Traveling while pregnant
Tips expectant mothers should keep in mind before booking a flight.
Even though you’re not yet counting a diaper bag among your carry-on luggage, expectant moms still have other parental duties to ensure their “plus one” travel companion is considered. Whether planning one last kid-free getaway or an unavoidable work trip, here are a few need-to-know items.
When is the best time to travel?
If you have a healthy pregnancy, it’s usually safe to travel well into your third trimester. The best time, however, depends on how you feel. Many women like to travel in the middle of their pregnancy when their energy has returned, morning sickness is usually gone and it’s still easy to get around.
Airlines also have a say when it comes to flying expectant mothers. Some domestic airlines restrict travel completely or require a medical certificate during the last month of pregnancy. The cutoff point can be even earlier for international flights, sometimes as early as 28 weeks. And if you’re pregnant with multiples, it’s best to consult the airline, as travel restrictions can vary. Even if an airline does not impose limitations on flying for pregnant women, ticket change fees and penalties often cannot be waived for pregnancy.
Comfort and peace of mind
Listen to your body and schedule an appointment with your ob-gyn to ensure it’s safe to travel. Also discuss when to seek medical care when away from home and locate the nearest hospital or medical clinic in case of an emergency. The American College of Obstetricians and Gynecologists offers a “Find an Ob-Gyn” tool on its website to locate a provider anywhere in the country. If you’re traveling outside of the U.S., check your health insurance policy to see if you are covered internationally. If not, you may be able to purchase additional coverage for international travel.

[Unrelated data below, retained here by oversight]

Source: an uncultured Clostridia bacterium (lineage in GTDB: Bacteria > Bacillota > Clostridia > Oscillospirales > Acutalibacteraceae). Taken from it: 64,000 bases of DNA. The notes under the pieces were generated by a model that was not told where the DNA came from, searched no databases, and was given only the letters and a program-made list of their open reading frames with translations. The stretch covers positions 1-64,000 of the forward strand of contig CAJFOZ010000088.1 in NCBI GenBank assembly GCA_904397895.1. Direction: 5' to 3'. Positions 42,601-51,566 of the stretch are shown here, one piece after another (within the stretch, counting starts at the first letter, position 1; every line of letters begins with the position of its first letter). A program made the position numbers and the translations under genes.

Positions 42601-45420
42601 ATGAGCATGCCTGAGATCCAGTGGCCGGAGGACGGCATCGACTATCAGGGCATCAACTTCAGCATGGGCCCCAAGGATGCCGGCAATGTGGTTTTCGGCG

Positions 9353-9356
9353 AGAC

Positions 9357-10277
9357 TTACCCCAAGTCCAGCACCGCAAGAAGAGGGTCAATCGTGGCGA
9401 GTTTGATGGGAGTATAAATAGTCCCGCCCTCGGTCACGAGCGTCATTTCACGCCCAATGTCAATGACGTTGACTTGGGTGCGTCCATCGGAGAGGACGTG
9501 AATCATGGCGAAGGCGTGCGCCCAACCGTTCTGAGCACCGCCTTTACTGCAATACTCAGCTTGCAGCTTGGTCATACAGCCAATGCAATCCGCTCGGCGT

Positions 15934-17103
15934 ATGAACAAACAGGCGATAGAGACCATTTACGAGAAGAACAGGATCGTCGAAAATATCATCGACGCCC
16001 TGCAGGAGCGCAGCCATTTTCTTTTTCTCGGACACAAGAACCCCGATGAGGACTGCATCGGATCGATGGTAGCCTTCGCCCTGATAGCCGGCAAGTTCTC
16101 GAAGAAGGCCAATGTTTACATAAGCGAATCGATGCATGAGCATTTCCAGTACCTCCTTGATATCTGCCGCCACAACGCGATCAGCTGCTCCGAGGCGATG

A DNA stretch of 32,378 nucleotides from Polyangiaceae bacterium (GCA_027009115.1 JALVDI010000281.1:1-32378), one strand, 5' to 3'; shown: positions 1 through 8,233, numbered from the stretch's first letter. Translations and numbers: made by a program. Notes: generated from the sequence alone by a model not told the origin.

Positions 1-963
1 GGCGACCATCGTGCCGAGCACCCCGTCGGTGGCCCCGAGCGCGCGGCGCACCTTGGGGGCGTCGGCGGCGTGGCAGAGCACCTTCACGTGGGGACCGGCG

Once your bump has made it on board, be sure to drink plenty of fluids and snag an aisle seat to stretch your legs every two hours. (Your neighbor will thank you when you get up to use the restroom every five minutes.)
The Centers for Disease Control and Prevention issues notices on its website to inform travelers and clinicians about current health issues related to specific international destinations. Zika – a virus that can be passed from a pregnant woman to her fetus – continues to be a problem in many parts of the world. The CDC recommends that pregnant women and couples planning to conceive within a few months of travel consult with a health care provider before traveling to an at-risk country. Consult your doctor before making plans and use the CDC’s website as a guide.
With a little advance planning and research, moms-to-be can drop their reservations about making travel reservations.